Competitive Spirit

Discussion in 'General Baptist Discussions' started by Nicholas25, Mar 24, 2006.

  1. Nicholas25

    Nicholas25
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    I love the Lord Jesus Christ with all of my heart, mind, body and soul and I want to conduct myself in a way that is pleasing to him and the way the Bible teaches Christians should. Having said all of that I really struggle to conduct myself with Christian love, compassion and meekness while playing or coaching sports. Tonight (Thursday) I had a basketball game in a league and I didn't act like a Christian. I didn't cuss or anything like that but I did yell crap real loud a couple of times and slammed the ball on the court once. We are in the playoffs in the league and if we would have lost tonight our season would have been over so everyone wanted to win bad but I realize that is no excuse. I am going to school to be a Special Education teacher and ball coach. I have got to pray hard between now and then asking for the Lord to help me keep my competitive nature but to channel it in a different way. I don't want to make a fool of myself or do anything that would hurt my testimony. Have any of you gentleman or ladies struggled with being Christ-like in competitive situations? If so how did you deal with it?
     
  2. Helen

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    Yes. I used to dive (diving board) competition.

    Let me ask you this: why are you involved sports?

    That is NOT a critical question, but the answer to it in your own heart may also help you know why you are having a hard time in competition.
     
  3. Nicholas25

    Nicholas25
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    I am 25 years old and have loved sports my entire life. I played basketball and baseball in high school and baseball in college. I have assisted in coaching baseball teams and ran a baseball camp for 4th, 5th, and 6th graders 2 weeks ago. I want to do well and want to win. I know one can be a positive example for Christ on the ball field or ball court but I need to improve through the Lord in this area.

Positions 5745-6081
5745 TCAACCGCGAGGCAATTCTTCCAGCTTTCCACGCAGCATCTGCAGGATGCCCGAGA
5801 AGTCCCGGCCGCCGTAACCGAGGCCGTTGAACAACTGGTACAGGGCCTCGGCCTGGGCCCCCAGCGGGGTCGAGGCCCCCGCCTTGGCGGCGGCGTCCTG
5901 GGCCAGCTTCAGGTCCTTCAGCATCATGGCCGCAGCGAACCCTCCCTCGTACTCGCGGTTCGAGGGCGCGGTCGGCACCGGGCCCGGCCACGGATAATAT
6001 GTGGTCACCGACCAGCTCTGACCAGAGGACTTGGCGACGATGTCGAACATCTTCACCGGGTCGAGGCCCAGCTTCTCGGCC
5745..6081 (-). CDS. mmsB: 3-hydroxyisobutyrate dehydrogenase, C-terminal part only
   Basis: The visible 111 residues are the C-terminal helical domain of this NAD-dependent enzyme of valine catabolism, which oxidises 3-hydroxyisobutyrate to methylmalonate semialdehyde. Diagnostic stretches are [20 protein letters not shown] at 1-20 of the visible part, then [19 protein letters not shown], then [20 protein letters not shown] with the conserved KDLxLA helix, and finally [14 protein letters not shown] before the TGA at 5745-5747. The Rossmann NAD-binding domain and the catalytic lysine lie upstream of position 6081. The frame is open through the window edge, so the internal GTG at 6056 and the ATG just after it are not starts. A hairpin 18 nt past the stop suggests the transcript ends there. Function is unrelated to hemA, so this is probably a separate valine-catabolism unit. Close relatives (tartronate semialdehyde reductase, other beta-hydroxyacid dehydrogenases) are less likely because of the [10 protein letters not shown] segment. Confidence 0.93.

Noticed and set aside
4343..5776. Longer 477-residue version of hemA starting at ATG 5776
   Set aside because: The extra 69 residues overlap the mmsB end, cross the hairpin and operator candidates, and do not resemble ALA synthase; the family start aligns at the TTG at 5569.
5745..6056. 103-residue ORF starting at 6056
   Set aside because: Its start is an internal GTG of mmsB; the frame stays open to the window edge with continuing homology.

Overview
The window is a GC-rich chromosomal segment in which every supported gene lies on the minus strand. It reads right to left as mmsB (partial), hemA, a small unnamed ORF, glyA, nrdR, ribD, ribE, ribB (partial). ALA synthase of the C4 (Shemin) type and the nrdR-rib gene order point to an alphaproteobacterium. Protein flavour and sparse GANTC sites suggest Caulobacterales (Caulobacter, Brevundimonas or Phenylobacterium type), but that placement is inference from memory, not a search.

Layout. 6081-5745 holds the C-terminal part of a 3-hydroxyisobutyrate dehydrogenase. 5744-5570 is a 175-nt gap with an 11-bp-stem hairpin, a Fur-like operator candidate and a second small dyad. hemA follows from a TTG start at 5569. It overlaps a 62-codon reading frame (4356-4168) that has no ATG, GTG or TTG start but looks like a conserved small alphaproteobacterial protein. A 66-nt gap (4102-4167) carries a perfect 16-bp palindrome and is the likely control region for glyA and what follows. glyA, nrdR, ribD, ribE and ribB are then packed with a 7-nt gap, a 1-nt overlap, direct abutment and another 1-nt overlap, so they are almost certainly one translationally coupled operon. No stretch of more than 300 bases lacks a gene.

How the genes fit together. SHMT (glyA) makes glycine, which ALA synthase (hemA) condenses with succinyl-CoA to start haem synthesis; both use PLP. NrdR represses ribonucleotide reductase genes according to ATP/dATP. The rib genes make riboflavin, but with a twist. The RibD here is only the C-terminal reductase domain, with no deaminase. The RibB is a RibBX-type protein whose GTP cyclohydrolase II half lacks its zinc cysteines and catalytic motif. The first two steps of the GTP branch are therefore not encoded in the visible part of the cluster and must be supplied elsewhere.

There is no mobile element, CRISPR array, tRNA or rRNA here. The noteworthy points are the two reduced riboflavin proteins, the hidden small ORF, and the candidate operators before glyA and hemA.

4. Hope of Glory

    Hope of Glory
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    I have coached Pee Wee (and Pop Warner) football for several years. One of the things the parents and refs noticed is that I don't get angry. I do get excited, and I yell in encouragement. It seems to say a lot, although it was not intentional; it's just the way I am. (Well, at least most of the time!)

    This has also been beneficial when I talk to the refs. They tend to listen a lot better when you are speaking calmly and ask a question, or simply say, "Number 88 is face-masking on every play".
     
  5. rjprince

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    imo having a competitive nature and playing hard is OK. But in all things, the Love of Christ should be seen in our live above all else. "By this shall all men know that ye are my disciples, if you have love one to another."

    Anybody can get upset in competitive sports, but it takes a real man to manifest the Spirit of Christ in the face of cheating or other types of foul play.

    Pr 25:28 He that hath no rule over his own spirit is like a city that is broken down, and without walls.
     
  6. J. Jump

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    I coached basketball on the college and high school level for several years. Unfortunately, there were times that I did not paint a very accurate portrait of Christ with my actions. I believe that is one of a number of reasons God removed me from that profession about four years ago.

    I definitely learned a lot looking back on those years!
     
  7. bapmom

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    There is some merit to the idea of getting yourself out of the competition scenario if you are just unable to handle it in a Christ-like manner. Ive known some very good men who realized they had a real problem in that area and so they took themselves out of it in order to preserve a good testimony.

    That being said, Ive also seen good men, from good churches, in coaching positions who gave an awful testimony during game time. Its been hugely disappointing for me as one who sits on many a sideline and sees these coaches acting like......frankly......jerks. Getting angry is one thing, but handling it by becoming contentious, argumentative, and/or rude is entirely different.....especially if its happening on a regular basis.

    Their teenagers see it on the court and get the impression that when it comes to competition (stress) than its ok to lose control of yourself. OR the teenagers are highly embarrassed by the actions of their coach.
     
  8. whatever

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  9. gb93433

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    When the competition begins the training has already been done. So leave the training behind and be a coach at the game. The players know when they did something wrong or something they did not like which happened.

    When I was in high school I had a wrestling coach who would make us run and run and run. Seldom did we ever lose a match. That coach coached for many years at the same high school. One time I saw him forfeit a match because one of our wrestlers was so much betetr than his opponent and humiliateed the other wrestler. Our wrestler was told that he would not werestle for the next two weeks. I learned one of life's lessons watching what my coach did.